Twenty-five years ago on April 29, when I was the regional director of the American Jewish Congress, I sat in the front of the First AME Church along with other community leaders. There was a television off to the side. We were there in the Church along with its leader Rev. Cecil Murray, because we knew that when the verdict in the Simi Valley trial of officers accused of beating Rodney King was announced, it would be an explosive situation. It was my first time worshipping in a church like FAME; the choir was amazing! Politicians and religious leaders spoke, including Mayor Bradley. After the Mayor finished speaking, people noticed images on TV of fires breaking out. Some of the leaders went outside; they saw the fires just to the south of the Church and called the Fire Department. The Fire Department told Rev. Murray they would come but they needed protection because there were people on the streets throwing rocks at them. One hundred and fifty men come out from FAME to form a line to protect the firefighters as they put out fires in the neighborhood.
It wasn’t safe for me to walk back to my car alone, so one of the men from FAME walked me the several blocks. I was terrified, and grateful that he held my hand. In an extraordinary moment of interfaith dialogue, it turned out that he was one of the parishioners of FAME who had participated in a twinning program at Temple Isaiah. Each of the two communities had experienced worship at the other. Slightly more calm now, we talked about some of the differences in the worship.
Me: This service was amazing! We Jews don’t sing like that.
Him: And whenever I have been to Temple Isaiah I think… we AME folks don’t eat like that!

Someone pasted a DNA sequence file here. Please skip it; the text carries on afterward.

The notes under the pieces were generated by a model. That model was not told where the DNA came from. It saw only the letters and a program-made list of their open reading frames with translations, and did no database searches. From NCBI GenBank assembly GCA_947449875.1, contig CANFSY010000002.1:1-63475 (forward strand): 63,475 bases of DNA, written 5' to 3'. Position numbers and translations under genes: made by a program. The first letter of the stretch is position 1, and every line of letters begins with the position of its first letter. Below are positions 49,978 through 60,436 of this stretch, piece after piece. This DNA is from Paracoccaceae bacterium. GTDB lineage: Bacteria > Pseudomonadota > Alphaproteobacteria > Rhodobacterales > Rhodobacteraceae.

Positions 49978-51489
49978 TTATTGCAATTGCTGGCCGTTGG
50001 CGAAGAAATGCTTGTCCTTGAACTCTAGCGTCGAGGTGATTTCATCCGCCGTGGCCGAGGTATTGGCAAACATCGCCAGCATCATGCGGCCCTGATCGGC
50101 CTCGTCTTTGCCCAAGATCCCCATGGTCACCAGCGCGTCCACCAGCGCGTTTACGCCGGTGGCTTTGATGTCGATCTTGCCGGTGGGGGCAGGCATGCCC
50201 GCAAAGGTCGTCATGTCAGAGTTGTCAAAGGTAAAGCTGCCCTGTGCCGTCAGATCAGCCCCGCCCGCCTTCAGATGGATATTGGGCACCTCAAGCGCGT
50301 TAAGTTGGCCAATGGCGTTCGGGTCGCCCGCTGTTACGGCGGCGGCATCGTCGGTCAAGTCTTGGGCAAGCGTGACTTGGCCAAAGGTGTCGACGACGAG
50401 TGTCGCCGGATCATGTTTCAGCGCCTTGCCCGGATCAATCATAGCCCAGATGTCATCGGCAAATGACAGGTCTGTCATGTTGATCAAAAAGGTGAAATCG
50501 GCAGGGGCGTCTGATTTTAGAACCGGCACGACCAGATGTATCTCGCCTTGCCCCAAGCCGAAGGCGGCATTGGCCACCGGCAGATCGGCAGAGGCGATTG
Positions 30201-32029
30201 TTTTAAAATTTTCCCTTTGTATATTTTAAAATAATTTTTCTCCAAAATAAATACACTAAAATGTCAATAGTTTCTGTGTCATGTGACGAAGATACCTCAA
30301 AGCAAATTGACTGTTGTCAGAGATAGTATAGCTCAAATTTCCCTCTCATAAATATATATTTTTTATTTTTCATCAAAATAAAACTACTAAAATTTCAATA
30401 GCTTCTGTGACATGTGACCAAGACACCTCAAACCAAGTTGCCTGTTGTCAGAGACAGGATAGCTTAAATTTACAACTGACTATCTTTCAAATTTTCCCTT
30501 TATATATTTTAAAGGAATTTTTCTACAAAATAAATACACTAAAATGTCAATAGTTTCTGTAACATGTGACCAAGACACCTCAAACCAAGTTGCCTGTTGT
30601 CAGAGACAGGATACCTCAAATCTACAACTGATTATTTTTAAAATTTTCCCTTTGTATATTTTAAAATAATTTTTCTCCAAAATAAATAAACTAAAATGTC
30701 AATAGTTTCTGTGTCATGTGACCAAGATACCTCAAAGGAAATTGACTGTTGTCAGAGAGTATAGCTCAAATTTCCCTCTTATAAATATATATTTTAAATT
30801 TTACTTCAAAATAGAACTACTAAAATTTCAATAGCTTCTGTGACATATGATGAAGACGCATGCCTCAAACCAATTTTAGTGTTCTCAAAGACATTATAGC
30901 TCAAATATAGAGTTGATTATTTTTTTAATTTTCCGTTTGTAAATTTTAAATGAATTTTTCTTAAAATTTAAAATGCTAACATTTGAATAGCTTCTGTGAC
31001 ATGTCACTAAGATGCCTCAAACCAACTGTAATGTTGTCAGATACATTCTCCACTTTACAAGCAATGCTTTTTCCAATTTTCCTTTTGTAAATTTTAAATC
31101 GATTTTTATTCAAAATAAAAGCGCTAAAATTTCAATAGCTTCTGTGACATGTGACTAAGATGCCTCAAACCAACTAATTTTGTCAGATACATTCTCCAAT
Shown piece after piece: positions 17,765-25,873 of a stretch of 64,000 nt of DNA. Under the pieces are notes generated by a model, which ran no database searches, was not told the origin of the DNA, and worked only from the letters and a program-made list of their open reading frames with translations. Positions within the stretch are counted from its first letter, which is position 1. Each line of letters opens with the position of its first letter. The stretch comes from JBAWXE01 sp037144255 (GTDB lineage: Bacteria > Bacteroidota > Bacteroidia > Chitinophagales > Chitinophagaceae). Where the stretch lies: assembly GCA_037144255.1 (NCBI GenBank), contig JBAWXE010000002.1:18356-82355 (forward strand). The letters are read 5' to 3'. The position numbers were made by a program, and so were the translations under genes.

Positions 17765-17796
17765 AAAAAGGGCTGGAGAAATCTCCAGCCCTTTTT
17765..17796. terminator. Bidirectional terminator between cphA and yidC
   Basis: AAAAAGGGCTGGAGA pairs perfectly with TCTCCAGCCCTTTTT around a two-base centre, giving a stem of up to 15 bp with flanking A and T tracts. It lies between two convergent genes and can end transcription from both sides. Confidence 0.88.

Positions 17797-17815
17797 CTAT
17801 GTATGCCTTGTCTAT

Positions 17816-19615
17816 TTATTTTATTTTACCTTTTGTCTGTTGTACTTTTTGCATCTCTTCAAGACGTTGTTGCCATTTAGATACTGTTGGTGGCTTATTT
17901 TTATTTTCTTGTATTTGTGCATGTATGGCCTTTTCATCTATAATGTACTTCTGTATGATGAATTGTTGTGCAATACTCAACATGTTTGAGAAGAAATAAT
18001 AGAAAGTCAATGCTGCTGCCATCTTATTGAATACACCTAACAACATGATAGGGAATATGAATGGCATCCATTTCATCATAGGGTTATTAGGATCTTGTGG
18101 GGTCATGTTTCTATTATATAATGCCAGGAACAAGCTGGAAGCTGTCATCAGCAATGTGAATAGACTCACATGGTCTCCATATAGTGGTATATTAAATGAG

After the riots , AJ Congress created what we called the LA Jewish Urban Center to engage the Jewish community with issues connected to the city. I worked with a group of leaders around police reform, learning about the extent of racism by listening to African Americans talking about the way they were treated by police. I still have vivid memories of many of those testimonies.
There has been a lot of change since then in the Los Angeles Police Department.…but there is so much that still needs to change—in LA and around the country.
The experience that night and what I learned in its aftermath changed the way I am a rabbi . It encouraged me to step outside my comfort level and to work with One LA/Industrial Areas Foundation. the nation's largest and longest-standing network of local faith and community-based organizations, when I came to my congregation. Through One LA we have worked with other faith communities, institutions, and unions, because… in spite of our differences—one group sings, another group eats… we are all in this together.
On this anniversary especially, I remember the words of the Prophet Jeremiah:
“And seek the welfare of the city and… pray to the Lord in its behalf; for in its prosperity you shall prosper.” (Jeremiah 29:4-7)
We are all in this together –people to people, neighborhood to neighborhood, church to mosque to synagogue. Seek the welfare of our city… and our country, together.